Soil functioning in natural and planted woodlands on slate waste

J Williamson, D Jones, E Rowe, J Healey, R Bardgett, P Hobbs

    Research output: Book/ReportBookpeer-review


    Quarries and minesites are examples of extreme disturbance. Frequently, materials that form soil are scarce and ecological restoration is easier to achieve than productive land. Establishment of soil microbial function is critical to ecological restoration and a key objective of the study. An organic fertilizer containing a mix of sewage and paper sludges was designed to promote soil functioning during the revegetation of slate waste. We compared soil formation under naturally established birch trees (Betula pubescens) on slate waste with that of container-grown seedling birches of local provenance in slate waste amended with either organic or mineral fertilizer. Hypotheses that an organic nutrient source would lead to more rapid establishment of microbial communities and nutrient cycling than mineral fertilizer, and result in a substrate biochemically comparable to that under naturally established revegetation, were supported.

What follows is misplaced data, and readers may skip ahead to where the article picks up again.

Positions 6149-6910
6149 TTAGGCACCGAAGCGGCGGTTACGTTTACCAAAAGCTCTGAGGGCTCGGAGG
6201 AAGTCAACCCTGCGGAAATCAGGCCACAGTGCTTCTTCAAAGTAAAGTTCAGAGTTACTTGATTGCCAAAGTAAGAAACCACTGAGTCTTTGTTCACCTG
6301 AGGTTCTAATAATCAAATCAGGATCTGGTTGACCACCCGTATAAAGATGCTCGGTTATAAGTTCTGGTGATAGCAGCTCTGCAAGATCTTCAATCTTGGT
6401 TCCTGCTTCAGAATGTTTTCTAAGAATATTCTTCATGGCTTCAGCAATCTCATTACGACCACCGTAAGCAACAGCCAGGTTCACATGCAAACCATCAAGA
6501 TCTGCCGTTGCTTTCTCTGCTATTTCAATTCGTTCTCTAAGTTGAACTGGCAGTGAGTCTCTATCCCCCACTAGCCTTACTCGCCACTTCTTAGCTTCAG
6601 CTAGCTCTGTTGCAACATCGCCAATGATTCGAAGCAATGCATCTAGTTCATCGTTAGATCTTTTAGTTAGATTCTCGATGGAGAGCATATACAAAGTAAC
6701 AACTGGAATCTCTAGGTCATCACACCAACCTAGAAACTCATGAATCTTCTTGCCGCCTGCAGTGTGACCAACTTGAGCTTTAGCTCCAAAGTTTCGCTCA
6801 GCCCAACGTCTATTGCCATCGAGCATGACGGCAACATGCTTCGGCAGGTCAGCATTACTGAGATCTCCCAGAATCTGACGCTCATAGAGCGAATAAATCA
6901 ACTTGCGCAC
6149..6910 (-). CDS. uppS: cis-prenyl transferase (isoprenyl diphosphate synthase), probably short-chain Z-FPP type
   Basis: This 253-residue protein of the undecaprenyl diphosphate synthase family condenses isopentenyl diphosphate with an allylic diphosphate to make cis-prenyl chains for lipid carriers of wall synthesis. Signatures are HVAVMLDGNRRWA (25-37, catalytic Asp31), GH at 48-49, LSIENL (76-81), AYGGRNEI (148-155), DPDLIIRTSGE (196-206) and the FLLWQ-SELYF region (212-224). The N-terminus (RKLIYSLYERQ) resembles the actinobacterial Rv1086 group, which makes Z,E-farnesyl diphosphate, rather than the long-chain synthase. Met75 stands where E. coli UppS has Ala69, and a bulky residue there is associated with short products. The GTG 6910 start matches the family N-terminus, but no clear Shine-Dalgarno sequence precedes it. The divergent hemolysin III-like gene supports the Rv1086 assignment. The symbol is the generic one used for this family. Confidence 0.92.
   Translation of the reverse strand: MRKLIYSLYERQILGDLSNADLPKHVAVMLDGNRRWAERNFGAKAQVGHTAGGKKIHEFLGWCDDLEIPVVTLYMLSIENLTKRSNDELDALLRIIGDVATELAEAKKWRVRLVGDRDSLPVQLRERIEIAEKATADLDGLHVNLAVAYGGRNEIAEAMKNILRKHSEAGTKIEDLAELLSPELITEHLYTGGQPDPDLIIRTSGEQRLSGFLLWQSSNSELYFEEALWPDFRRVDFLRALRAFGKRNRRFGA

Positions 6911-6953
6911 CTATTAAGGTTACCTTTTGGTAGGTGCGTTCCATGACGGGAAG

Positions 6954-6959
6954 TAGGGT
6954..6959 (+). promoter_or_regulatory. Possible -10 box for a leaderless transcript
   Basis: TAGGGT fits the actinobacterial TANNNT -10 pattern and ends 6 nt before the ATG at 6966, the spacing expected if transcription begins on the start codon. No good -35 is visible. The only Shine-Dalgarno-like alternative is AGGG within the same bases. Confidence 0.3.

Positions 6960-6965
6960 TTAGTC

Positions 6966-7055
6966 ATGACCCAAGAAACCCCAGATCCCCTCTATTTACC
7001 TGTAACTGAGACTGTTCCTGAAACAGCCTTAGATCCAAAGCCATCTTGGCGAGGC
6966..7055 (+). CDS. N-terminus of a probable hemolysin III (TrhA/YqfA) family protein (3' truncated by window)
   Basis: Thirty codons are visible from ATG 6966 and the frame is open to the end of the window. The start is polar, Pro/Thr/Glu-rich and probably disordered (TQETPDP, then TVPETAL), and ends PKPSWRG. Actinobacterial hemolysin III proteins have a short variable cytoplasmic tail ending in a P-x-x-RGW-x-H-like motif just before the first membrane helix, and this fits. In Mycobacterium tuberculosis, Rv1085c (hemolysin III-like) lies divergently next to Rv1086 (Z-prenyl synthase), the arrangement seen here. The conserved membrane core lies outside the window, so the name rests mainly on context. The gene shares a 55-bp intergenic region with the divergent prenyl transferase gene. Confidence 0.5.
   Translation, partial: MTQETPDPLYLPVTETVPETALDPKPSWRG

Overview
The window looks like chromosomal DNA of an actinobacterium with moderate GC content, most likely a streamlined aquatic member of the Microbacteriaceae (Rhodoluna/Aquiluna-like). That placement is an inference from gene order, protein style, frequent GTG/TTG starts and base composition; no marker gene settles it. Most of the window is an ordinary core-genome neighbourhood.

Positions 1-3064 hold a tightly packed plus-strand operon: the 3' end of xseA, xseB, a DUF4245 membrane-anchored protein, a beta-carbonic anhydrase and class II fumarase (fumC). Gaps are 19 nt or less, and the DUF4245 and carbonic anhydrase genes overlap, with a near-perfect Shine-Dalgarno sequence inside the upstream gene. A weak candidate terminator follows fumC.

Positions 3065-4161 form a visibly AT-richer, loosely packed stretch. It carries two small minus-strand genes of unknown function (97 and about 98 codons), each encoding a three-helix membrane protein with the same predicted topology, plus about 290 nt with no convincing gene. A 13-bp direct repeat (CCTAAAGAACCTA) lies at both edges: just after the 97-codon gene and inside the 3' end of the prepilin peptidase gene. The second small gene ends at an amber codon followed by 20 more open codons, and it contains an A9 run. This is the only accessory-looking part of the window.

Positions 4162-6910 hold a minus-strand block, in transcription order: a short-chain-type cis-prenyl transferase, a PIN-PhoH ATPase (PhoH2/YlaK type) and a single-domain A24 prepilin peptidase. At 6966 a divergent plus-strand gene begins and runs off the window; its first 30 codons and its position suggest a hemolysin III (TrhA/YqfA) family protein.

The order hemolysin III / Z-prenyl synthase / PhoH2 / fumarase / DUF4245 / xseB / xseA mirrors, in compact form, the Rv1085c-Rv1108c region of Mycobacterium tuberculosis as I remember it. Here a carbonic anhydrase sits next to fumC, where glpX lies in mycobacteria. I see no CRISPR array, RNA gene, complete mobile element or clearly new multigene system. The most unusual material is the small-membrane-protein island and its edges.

Original languageEnglish
    PublisherA. A. Balkema
    Number of pages4
    ISBN (Print)90-5809-562-2
    Publication statusPublished - 2003

    Publication series

    NameLand Reclamation: Extending the Boundaries


    Dive into the research topics of 'Soil functioning in natural and planted woodlands on slate waste'. Together they form a unique fingerprint.

    Cite this